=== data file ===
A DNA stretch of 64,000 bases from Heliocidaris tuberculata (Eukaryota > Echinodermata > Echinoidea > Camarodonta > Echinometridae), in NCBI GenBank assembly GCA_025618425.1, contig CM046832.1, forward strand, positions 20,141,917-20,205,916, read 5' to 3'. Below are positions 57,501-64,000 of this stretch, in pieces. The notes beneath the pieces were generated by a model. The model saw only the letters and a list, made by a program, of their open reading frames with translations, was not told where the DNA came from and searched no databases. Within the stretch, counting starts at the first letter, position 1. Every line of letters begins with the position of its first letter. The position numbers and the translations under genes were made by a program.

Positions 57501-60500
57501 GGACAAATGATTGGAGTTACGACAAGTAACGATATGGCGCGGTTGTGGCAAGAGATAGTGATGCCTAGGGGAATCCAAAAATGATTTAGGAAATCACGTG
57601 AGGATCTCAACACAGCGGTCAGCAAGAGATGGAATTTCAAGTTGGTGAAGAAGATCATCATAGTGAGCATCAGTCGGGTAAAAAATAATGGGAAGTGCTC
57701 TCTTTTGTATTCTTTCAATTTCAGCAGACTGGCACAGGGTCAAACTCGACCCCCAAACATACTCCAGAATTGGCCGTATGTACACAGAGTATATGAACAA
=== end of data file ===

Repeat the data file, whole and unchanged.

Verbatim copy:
A DNA stretch of 64,000 bases from Heliocidaris tuberculata (Eukaryota > Echinodermata > Echinoidea > Camarodonta > Echinometridae), in NCBI GenBank assembly GCA_025618425.1, contig CM046832.1, forward strand, positions 20,141,917-20,205,916, read 5' to 3'. Below are positions 57,501-64,000 of this stretch, in pieces. The notes beneath the pieces were generated by a model. The model saw only the letters and a list, made by a program, of their open reading frames with translations, was not told where the DNA came from and searched no databases. Within the stretch, counting starts at the first letter, position 1. Every line of letters begins with the position of its first letter. The position numbers and the translations under genes were made by a program.

Positions 57501-60500
57501 GGACAAATGATTGGAGTTACGACAAGTAACGATATGGCGCGGTTGTGGCAAGAGATAGTGATGCCTAGGGGAATCCAAAAATGATTTAGGAAATCACGTG
57601 AGGATCTCAACACAGCGGTCAGCAAGAGATGGAATTTCAAGTTGGTGAAGAAGATCATCATAGTGAGCATCAGTCGGGTAAAAAATAATGGGAAGTGCTC
57701 TCTTTTGTATTCTTTCAATTTCAGCAGACTGGCACAGGGTCAAACTCGACCCCCAAACATACTCCAGAATTGGCCGTATGTACACAGAGTATATGAACAA